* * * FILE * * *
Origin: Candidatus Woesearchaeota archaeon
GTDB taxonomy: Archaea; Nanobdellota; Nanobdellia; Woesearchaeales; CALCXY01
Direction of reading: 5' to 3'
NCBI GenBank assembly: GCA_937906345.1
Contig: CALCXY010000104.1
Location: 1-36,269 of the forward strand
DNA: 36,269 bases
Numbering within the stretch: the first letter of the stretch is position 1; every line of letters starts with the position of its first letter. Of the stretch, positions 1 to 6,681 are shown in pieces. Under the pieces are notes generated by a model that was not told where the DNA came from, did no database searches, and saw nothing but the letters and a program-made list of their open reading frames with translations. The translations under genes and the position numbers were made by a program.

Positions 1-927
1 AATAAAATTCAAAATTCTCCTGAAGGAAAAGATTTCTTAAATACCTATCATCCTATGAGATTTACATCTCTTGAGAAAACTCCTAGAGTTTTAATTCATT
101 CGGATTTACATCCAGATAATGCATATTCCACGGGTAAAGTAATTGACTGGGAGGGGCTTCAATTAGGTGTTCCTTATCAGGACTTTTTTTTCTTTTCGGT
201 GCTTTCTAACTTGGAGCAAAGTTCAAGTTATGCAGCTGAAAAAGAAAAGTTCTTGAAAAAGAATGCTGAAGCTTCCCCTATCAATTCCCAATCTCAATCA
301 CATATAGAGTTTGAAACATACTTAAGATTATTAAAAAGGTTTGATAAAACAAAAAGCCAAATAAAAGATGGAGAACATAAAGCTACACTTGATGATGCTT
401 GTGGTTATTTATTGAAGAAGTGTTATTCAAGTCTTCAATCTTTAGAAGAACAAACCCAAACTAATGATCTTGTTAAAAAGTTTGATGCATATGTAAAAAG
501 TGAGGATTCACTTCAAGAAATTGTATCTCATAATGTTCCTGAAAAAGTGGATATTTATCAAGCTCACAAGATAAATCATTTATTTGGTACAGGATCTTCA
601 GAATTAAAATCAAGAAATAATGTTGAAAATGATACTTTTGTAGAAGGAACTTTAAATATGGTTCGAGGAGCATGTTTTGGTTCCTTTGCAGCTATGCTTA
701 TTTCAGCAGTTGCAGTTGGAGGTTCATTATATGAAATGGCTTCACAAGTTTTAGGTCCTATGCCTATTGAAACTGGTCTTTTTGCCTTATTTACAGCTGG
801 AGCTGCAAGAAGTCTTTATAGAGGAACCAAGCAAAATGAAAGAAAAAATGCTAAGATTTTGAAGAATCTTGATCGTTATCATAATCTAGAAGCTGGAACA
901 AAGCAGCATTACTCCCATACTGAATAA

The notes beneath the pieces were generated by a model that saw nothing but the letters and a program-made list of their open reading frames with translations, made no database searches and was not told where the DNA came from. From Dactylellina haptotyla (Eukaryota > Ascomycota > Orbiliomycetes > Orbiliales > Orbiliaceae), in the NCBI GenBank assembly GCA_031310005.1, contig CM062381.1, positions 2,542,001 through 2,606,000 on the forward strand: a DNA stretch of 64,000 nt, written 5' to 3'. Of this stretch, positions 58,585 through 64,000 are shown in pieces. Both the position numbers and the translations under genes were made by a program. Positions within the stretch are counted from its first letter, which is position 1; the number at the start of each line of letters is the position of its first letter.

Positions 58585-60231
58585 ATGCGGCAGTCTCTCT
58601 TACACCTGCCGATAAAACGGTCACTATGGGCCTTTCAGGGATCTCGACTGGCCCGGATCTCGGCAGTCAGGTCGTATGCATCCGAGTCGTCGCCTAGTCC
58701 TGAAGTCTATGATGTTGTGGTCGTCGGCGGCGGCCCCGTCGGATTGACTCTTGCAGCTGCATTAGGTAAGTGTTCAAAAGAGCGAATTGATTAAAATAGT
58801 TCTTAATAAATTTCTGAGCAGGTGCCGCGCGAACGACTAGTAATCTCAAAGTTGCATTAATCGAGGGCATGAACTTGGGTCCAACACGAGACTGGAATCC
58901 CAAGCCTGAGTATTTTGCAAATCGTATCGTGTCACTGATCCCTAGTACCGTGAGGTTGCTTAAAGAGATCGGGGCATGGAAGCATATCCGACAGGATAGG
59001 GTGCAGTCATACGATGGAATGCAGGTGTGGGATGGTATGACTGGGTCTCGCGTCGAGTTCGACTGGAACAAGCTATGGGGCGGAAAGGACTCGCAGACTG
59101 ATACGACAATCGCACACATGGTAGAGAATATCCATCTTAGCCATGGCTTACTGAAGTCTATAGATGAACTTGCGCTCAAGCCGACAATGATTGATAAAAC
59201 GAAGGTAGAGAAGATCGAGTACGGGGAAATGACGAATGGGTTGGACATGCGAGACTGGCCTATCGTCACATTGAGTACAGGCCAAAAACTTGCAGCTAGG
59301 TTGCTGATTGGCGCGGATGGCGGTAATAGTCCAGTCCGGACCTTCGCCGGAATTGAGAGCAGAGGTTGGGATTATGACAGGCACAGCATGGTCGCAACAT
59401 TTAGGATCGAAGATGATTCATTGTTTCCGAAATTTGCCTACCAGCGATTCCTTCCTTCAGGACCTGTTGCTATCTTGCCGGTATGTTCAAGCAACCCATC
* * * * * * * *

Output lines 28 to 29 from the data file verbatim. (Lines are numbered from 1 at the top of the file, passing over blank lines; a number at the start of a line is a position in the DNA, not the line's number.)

59101 ATACGACAATCGCACACATGGTAGAGAATATCCATCTTAGCCATGGCTTACTGAAGTCTATAGATGAACTTGCGCTCAAGCCGACAATGATTGATAAAAC
59201 GAAGGTAGAGAAGATCGAGTACGGGGAAATGACGAATGGGTTGGACATGCGAGACTGGCCTATCGTCACATTGAGTACAGGCCAAAAACTTGCAGCTAGG